There are two very different conceptions of grammar . There is one school of thought that views grammar as a collection of rules that must be learned in order to use language “correctly.” The correct rules must often be learned and practiced, and may at times be contrary to what even educated native speakers use in formal language contexts. This is the prescriptive school of grammar.
Prescriptive grammar is the grammar taught in school, discussed in newspaper and magazine columns on language, or mandated by language academies. It attempts to tell people how they should say something, what words they should use, when they need to make a specific choice, and why they should do so—even if the rule itself goes against speakers’ natural inclinations.
Descriptive grammar rules, in contrast to prescriptive rules, describe how adult native speakers actually use their language. From this perspective, grammar is what organizes language into meaningful, systematic patterns. These rules are inherent to each language and are generally not conscious rules . Descriptive grammar, unlike prescriptive grammar, does not say, “this is right” or “this is wrong.”
This is not to say that there should be no grammar rulebooks, manuals of style, or standards of usage; on the contrary, there is a need for standards, especially in formal language contexts and when we are learning English as non-native speakers.
Grammar is the structural system of a language. The grammar of English is organized into five ranks: the sentence , the clause , the phrase , the word and the morpheme . Each rank is composed of one or more than one grammatical unit of the immediate lower unit. A full sentence can generally be segmented rank by rank down to its smallest constituents--- the morphemes .
bound morphemes （粘附词素） are mostly affixes. They are also meaningful, but the meaning is not complete in itself unless it is attached to some other form. Therefore, a bound morpheme cannot stand by itself: it only exists as an inflectional( 曲折变化的 ) or derivational( 派生的 ) affix.
-refer to those sets of words whose items are “closed” or limited in number and are only exceptionally extended by the creation of additional members, such as prepositions, pronouns, determiners, conjunctions, auxiliaries, etc.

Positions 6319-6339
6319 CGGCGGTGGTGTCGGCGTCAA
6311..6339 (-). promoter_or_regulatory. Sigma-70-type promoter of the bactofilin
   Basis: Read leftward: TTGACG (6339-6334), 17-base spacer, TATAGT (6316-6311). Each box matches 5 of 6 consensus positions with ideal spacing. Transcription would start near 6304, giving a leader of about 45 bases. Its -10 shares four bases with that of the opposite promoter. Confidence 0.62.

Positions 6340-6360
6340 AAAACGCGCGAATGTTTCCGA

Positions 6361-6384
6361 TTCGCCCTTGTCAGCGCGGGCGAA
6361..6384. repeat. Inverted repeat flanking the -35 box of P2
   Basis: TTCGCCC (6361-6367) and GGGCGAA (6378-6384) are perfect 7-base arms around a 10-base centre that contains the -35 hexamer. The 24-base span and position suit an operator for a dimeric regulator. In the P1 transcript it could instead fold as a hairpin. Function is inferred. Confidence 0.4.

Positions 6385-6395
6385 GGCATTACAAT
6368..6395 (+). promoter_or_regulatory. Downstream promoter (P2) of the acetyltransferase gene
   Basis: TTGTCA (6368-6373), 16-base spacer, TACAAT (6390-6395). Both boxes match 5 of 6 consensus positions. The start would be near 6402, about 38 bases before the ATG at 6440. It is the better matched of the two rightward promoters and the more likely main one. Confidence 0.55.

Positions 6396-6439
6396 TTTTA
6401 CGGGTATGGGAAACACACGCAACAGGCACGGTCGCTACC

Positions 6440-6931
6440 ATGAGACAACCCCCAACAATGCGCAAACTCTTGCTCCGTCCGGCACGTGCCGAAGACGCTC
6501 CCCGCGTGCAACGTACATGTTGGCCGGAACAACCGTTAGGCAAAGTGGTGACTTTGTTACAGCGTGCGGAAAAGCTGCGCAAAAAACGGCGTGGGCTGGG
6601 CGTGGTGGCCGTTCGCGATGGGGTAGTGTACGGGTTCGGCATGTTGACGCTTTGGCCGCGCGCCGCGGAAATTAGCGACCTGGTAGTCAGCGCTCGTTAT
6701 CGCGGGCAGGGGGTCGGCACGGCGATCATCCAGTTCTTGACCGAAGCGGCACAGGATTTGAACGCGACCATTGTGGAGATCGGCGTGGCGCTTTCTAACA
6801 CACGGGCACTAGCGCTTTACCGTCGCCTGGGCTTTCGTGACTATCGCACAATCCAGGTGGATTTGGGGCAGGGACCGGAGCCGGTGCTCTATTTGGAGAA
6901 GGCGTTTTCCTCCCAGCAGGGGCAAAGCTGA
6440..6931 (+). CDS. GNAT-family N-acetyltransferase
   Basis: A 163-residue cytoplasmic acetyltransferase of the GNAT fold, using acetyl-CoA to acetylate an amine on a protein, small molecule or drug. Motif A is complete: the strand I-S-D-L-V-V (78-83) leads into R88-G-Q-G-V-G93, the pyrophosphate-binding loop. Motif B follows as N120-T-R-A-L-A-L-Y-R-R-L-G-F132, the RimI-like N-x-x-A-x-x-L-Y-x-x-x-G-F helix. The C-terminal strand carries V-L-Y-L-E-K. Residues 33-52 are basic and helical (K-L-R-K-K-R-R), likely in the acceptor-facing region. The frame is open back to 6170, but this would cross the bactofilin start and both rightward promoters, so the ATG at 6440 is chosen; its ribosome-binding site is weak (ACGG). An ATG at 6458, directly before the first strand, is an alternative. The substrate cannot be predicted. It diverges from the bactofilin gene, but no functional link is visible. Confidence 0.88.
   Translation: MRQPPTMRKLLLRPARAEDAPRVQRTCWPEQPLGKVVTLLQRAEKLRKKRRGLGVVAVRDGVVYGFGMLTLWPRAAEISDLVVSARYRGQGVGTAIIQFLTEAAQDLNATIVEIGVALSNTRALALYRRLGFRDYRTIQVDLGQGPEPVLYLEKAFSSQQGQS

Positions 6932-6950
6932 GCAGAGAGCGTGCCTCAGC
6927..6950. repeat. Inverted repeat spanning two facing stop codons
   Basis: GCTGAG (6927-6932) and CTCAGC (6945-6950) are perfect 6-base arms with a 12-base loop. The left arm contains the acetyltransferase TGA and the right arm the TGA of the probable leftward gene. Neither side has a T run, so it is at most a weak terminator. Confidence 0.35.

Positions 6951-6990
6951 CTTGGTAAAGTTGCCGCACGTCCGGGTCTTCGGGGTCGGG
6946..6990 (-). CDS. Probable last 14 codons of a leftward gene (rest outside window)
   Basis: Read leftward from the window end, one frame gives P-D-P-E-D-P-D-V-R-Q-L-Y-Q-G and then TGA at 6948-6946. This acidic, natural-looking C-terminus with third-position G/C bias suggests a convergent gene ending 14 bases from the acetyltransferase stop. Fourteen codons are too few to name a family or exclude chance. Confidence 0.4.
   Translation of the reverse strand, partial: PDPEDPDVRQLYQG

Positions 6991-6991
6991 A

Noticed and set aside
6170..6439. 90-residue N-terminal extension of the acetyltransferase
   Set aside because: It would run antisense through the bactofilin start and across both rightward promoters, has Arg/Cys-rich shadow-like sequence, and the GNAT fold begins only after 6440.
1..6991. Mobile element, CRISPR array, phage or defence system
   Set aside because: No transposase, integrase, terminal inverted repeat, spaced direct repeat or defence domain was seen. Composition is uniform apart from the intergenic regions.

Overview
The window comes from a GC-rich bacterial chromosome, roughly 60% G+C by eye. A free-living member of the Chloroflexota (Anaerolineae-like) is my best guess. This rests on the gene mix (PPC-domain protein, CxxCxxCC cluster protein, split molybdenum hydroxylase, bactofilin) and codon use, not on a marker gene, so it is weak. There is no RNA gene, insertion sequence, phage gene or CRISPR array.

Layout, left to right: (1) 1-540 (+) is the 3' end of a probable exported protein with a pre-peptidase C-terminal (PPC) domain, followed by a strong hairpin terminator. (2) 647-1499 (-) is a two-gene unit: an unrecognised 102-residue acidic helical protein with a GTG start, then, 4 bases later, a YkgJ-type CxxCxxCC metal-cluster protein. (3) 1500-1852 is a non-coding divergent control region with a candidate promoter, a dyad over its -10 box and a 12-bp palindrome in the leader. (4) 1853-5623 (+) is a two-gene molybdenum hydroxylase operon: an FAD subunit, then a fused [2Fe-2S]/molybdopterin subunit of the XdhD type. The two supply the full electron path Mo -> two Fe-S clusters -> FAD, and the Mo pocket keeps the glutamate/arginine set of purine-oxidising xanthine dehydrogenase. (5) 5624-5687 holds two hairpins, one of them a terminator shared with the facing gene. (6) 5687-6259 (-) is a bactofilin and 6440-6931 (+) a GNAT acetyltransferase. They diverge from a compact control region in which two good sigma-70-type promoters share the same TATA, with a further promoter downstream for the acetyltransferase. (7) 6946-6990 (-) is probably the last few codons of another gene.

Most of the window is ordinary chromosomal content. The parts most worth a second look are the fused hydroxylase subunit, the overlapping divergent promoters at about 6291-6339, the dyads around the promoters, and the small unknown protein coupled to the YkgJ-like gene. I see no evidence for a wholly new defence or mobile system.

-refer to those sets of words whose items are indefinitely extendable. New items are constantly being created and old items are giving place to new ones, such as nouns, adjectives, adverbs, main verbs( 主动词 ).
The phrase is composed of one or more than one word. Generally, the phrase is a group of words organized in a specific way with a key word as its head( 中心词 ). The word class of the head determines the class of the phrase and the way in which the words are organized.
1) The noun phrase 名词词组
The noun phrase is a phrase with a noun as its head. The general pattern of a noun phrase is: (determiner +) (premodifier +) noun(+postmodifier)
1) Independent and dependent/subordinate clause 独立分句和从属分句
In terms of grammatical function, a clause can be independent or dependent. An independent clause is a clause that can stand by itself and act as a complete utterance, as distinguished from dependent clause that forms only part of another clause or of a phrase.
A clause can be finite or nonfinite. A finite clause is one with a finite verb phrase as its predicate verb or predicator; a nonfinite clause is a clause with a nonfinite verb phrase as its predicator.
The sentence is the highest rank of grammatical unit. Based on one or more than one clause, the sentence is also the basic linguistic unit of connected discourse; it can stand alone and perform a function in social communication. Thus, a sentence can be defined as a grammatical unit that can stand by itself and perform a communicative function .
A full sentence is a sentence with an expressed subject and predicate. This kind of sentence is mostly used in formal speech and writing.
e.g. I signed the paper to get the license.
A minor sentence is only a sentence fragment which in specific contexts and situations can stand by itself and perform a communicative function. Minor sentences are extensively used in informational discourses.
(a) The “ZIP” in zip code stands for “zone improvement plan.”
(b) Lyndon Johnson loved the soda Fresca so much he had a fountain installed in the Oval Office that dispensed the beverage, which the president could operate by pushing a button on his desk chair.
(c) There was some question as to whether Barry Goldwater could legally serve as president because the Constitution requires presidents to be born in the United States and Goldwater was born in Arizona before it was a state.
(d) Despite being only five stories high, the Pentagon is one of the biggest office buildings in the world.
7. Which of the following is a compound sentence ?
(a) Sirimauo Bandranaike of Sri Lanka became the world’s first popularly elected female head of state in 1960.
(b) Andrew Jackson was the only U.S. president who believed that the world was flat.
(c) Six-time Socialist party candidate for President of the United States Norman Thomas never polled more than 884,000 popular votes in one election, but his influence on American political and social thought was very effective.
(d) The first U.S. president to ride in an automobile was William McKinley.